Believe it or not, music is one of the best ways to care for seniors with dementia. It’s not unheard of for a person in the late stages of dementia to improve radically after being exposed to music. Music also helps people with other conditions such as neurological damage; they can learn to move better, improve their memories and speak again. In the area of dementia research, some studies show that music decreases depression, agitation and problematic behaviors while increasing brain function, physical flexibility and sociability.
Music Engages All Parts of the Brain
People have personal connections to music, even if these connections are indirect (for example, X song was playing when you heard your daughter had gone into labor). Hearing music triggers emotional reactions and long-term memory.
Some areas of the brain such as the limbic system stay pretty much intact as dementia progresses. The hippocampus, part of the limbic system, stores long-term memory and emotional ties.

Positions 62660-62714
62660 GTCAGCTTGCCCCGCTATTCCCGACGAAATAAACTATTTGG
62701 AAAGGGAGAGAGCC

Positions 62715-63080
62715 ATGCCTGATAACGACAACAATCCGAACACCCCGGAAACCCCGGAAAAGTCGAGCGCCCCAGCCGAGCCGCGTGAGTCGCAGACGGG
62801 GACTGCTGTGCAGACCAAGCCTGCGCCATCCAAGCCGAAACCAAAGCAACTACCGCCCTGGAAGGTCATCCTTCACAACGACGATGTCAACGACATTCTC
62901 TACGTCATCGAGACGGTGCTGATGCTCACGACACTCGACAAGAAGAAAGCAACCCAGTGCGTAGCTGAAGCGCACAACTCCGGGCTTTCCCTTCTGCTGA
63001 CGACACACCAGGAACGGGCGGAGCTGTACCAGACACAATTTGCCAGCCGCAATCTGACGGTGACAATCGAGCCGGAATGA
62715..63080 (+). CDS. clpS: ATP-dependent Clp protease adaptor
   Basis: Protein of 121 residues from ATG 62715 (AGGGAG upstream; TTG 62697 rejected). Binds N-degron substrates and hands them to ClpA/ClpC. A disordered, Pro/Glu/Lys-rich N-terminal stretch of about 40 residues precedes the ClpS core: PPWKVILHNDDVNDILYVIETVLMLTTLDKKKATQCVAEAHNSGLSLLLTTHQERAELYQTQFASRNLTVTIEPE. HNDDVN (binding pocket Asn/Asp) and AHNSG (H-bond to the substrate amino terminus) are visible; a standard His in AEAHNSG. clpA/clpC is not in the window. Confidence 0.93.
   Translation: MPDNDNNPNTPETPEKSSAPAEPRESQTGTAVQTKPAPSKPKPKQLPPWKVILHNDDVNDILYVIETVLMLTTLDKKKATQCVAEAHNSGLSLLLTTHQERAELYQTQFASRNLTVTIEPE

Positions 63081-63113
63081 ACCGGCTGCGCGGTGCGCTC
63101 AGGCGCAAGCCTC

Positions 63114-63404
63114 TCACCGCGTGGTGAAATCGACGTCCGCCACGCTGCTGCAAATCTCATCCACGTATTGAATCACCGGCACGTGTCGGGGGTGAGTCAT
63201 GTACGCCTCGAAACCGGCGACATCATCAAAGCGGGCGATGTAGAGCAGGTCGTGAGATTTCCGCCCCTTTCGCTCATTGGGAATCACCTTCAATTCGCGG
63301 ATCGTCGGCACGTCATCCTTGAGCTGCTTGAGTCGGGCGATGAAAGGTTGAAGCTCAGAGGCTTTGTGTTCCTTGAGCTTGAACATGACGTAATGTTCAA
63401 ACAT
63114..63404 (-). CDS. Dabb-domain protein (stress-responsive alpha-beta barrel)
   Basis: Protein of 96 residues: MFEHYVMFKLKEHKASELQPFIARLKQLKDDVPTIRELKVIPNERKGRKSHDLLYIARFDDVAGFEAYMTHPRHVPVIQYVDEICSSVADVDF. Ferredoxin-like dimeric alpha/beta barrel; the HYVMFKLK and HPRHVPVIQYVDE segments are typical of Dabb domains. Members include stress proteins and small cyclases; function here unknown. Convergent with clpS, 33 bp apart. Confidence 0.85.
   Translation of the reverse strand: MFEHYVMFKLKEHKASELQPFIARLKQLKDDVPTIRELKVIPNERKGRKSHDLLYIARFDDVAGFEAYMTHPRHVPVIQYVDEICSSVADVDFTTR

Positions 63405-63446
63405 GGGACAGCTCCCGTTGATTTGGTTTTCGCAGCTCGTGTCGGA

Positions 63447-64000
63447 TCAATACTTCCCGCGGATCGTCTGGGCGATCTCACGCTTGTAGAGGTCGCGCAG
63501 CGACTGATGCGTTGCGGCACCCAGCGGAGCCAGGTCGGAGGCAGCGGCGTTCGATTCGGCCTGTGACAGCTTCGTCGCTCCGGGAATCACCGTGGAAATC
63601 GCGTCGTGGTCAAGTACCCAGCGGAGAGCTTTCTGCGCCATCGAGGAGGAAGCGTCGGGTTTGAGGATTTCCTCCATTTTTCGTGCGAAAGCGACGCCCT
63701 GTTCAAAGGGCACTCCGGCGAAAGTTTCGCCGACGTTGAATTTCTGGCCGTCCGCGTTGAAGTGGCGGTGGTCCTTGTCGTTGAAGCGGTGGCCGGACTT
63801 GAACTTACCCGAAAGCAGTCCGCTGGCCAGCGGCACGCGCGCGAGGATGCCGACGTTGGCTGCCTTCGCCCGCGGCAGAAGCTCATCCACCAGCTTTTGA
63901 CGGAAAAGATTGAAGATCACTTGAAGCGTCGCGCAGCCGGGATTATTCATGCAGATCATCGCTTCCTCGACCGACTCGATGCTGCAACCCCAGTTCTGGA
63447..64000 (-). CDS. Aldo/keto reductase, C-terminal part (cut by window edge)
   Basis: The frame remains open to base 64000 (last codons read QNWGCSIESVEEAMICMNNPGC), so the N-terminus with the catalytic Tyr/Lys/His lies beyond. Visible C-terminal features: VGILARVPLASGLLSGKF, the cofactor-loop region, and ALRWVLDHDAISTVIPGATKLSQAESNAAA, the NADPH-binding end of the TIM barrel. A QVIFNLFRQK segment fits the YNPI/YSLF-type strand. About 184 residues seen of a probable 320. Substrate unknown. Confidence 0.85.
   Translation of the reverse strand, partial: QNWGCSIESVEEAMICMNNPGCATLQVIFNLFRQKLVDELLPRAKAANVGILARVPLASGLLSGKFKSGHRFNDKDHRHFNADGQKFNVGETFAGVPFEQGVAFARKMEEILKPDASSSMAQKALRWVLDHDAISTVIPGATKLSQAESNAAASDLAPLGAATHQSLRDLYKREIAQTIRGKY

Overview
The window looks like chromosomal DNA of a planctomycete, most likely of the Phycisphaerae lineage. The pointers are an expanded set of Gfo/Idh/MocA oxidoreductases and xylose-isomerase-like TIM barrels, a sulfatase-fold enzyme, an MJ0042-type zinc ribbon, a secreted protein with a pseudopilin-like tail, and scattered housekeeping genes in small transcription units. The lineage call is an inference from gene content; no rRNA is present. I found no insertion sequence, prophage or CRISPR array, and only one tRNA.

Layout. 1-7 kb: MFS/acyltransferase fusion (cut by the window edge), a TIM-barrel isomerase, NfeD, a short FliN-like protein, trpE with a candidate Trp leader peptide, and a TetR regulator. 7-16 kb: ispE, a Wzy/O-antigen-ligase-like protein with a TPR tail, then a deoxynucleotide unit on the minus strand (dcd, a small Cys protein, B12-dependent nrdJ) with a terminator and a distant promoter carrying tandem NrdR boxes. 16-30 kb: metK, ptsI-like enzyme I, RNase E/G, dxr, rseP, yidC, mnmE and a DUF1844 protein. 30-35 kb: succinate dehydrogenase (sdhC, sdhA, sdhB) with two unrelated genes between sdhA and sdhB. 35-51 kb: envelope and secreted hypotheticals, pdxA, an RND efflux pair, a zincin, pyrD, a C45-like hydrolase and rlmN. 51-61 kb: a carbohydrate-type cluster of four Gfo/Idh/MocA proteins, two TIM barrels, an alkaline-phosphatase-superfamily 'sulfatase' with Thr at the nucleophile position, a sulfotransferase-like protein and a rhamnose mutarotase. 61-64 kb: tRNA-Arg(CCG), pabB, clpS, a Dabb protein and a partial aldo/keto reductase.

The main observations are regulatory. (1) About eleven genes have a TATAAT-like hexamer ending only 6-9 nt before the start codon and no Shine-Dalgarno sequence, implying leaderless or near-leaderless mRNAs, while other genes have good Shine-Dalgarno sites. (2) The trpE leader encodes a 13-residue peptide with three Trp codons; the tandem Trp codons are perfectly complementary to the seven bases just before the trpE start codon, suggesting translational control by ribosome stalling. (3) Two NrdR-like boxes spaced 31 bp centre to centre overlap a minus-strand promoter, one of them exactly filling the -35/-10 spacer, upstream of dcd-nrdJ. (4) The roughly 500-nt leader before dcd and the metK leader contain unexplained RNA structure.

Producing music rather than just listening to it strengthens the cerebellum, the area of the brain that controls movement and balance. It also strengthens the limbic and cognitive areas.
Types of Therapy
Members of the American Music Therapy Association use both active and passive music therapy. Not surprisingly, music that is pleasant and familiar has the most impact. Instruments in active music run the gamut from drums and voices to people themselves (dancing).
Therapists work with patients, family and caregivers to set goals for dementia therapy and find appropriate music matches. Examples of goals are to decrease agitation and to increase conversational skills. In later stages of dementia, a music goal will more likely focus on basic motor skills.
The anecdotal evidence for music is strong. It’s a feature in many programs that care for seniors. Hosting a drum circle or listening to some tunes never hurts.